The latest report from guest blogger and Halifax Pop Explosion correspondent Megan Couture. If I could, I would take last night’s …
Halifax Pop Explosion: Rain Over St. Ambrose, Elliott Brood and El-PBy Megan Couture | Oct 20, 2012
Tags: Halifax Pop Explosion
Guest blogger Megan Couture reports from the Halifax Pop Explosion.
I arrived at the Olympic Centre early on Thursday night (after missing Rich Aucoin’s heart-stopping opus at St. Matt’s last year, I’ve vowed to never go late again) just as Rain Over St. Ambrose was taking the stage. A five piece rockin’ outfit from Yarmouth, these guys are already starting to make waves and I can see why. High energy riffs, glorious harmonies, and likeable tunes that I can’t get out of my head made for the perfect storm of musical gusto.
These guys are just good at rock n’ roll. Their stage presence is welcomes you in, but doesn’t overwhelm you. Their love of performing is evident and encourages you to be a part of what they’re creating. And what they’re creating is some solid, enjoyable music.
Next up was Elliott BROOD – a three-piece, foot stomping, banjo-playing, harmonica blowing dilly of a time. They opened strong with “Lines,” a minimal, swelling tune with a catchy guitar hook and soaring vocals. Dressed like (and sounding like) gentlemen from another time, these fellows capture a quality of music from days gone by. Absolutely fabulous from beginning to end, the Olympic Centre reached near-staggering temperatures as the crowd began to dance and clap wildly. Catchy folk with just the right amount of country twang, the energy that St. Ambrose had started was catching fire as those that had been hearing the din outside pushed Olympic Centre to near capacity.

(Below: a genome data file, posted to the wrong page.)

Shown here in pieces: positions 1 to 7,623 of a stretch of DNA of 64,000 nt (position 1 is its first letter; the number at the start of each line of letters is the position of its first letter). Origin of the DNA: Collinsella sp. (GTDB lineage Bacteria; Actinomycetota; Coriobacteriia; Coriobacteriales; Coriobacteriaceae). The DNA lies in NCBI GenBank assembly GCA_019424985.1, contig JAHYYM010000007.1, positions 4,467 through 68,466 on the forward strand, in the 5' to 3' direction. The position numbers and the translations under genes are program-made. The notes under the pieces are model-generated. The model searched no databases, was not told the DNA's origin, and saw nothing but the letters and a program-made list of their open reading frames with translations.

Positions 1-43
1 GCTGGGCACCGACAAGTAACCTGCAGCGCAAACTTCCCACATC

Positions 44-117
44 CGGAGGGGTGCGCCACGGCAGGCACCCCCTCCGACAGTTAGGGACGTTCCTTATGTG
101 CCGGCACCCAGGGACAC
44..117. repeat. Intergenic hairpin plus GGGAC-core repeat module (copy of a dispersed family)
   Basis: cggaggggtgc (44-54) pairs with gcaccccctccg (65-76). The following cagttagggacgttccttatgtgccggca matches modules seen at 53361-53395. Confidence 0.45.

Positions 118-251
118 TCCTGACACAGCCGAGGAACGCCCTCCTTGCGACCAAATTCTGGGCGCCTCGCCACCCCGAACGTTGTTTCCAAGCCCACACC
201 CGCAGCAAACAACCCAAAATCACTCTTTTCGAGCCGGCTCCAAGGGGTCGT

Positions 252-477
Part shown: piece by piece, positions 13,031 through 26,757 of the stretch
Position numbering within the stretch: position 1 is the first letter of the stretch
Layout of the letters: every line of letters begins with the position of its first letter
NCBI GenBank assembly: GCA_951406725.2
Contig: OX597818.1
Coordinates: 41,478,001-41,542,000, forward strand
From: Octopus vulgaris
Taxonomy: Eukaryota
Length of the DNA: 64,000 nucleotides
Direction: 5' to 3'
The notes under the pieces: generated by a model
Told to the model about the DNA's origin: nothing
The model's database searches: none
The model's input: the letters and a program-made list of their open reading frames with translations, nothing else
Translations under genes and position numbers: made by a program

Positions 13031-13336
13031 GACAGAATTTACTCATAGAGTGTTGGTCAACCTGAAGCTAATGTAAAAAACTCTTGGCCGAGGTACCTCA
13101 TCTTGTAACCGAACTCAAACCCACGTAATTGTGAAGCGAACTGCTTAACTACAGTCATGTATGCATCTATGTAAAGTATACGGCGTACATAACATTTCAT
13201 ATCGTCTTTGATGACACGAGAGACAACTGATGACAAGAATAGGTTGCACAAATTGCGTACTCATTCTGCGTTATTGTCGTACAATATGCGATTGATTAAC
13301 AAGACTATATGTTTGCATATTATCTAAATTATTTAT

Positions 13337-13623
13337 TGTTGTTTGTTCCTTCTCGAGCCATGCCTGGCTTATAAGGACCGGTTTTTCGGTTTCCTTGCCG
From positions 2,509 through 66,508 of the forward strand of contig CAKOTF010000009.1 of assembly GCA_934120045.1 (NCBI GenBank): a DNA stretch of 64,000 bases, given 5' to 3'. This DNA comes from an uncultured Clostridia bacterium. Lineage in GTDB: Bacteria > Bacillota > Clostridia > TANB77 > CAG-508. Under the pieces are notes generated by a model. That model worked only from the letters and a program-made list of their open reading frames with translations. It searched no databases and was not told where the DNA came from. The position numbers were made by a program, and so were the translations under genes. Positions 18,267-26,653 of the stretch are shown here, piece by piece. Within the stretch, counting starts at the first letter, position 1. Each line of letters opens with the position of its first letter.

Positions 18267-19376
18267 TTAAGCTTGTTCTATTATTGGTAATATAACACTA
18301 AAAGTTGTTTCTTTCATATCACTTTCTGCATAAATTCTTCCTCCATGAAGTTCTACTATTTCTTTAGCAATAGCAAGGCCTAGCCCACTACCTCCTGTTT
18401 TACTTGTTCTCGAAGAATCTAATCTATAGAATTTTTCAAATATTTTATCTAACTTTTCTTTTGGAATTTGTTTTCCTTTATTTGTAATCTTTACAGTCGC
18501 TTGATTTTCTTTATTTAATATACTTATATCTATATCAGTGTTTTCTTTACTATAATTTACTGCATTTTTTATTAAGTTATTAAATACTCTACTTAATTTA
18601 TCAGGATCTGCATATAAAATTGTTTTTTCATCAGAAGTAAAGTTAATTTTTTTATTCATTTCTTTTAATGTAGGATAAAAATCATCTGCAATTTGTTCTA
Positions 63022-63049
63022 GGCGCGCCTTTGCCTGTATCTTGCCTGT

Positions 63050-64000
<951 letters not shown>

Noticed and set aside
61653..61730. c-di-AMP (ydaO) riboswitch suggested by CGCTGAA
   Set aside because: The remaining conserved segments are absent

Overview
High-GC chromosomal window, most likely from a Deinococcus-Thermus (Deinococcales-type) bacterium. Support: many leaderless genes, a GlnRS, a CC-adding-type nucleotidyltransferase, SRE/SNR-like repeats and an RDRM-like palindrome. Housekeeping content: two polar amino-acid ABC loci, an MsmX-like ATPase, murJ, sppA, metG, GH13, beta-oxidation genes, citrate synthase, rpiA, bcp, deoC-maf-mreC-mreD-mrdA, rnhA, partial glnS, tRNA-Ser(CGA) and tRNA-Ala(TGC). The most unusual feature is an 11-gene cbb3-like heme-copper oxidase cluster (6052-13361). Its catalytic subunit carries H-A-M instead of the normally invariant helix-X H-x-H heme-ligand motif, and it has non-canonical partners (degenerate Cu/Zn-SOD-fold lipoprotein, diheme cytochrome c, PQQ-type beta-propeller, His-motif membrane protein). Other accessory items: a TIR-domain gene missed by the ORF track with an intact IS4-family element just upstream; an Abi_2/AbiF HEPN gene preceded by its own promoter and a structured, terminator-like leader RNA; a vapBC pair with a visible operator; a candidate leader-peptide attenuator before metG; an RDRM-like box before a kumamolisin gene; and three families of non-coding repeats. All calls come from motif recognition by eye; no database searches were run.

For only three members, Casey Laforet , Mark Sasso and Stephen Pitkin are capable of making a whole lotta sound. They’re also multi-talented, with each of them playing a minimum of three instruments and all three of them singing. The result is a sound that’s layered, classic and stays on one’s mind.
I wished I could’ve stayed until the very last second, but HPX is a whirlwind and sometimes you have to take chances.
I hightailed it down to Reflections (by the way, kudos to HPX for having a bike valet at the Olympic Centre! Made my venue hop much easier) for El-P. If you haven’t heard about El-P, consider the rest of this post my stamp of approval. A Brooklyn-based rapper, El-P is the real deal. Sharp as a tack, witty as all hell and a raw, no-hold-barred performer.
If you’re the sort of person that starts your performance with “The Final Countdown” (Yes, that seriously happened), you’re already good in my books. But El-P isn’t just some rapper yelling and swearing for nothing. His lyrics conjure up vast dystopian futures, mind-warping and distorted realities, and a reminder that we’re all a little cracked. The fusion of sharp lyrics with kick ass guitar solos (who knew he had his own guitarist?) amped the crowd to a near frenzy. But everyone at Reflections was just there for the music, towing that perfect line between being into the music and staying out of each other’s way (and any trouble). My favourite songs (although, after last night I have a tougher time choosing) “Drones over Brklyn” and “Tougher Colder Killer” are tough subject matter to some, but after seeing El-P last night with his dynamic, fierce execution, I’m convinced that sometimes you need it to get past whatever it is you’re getting past.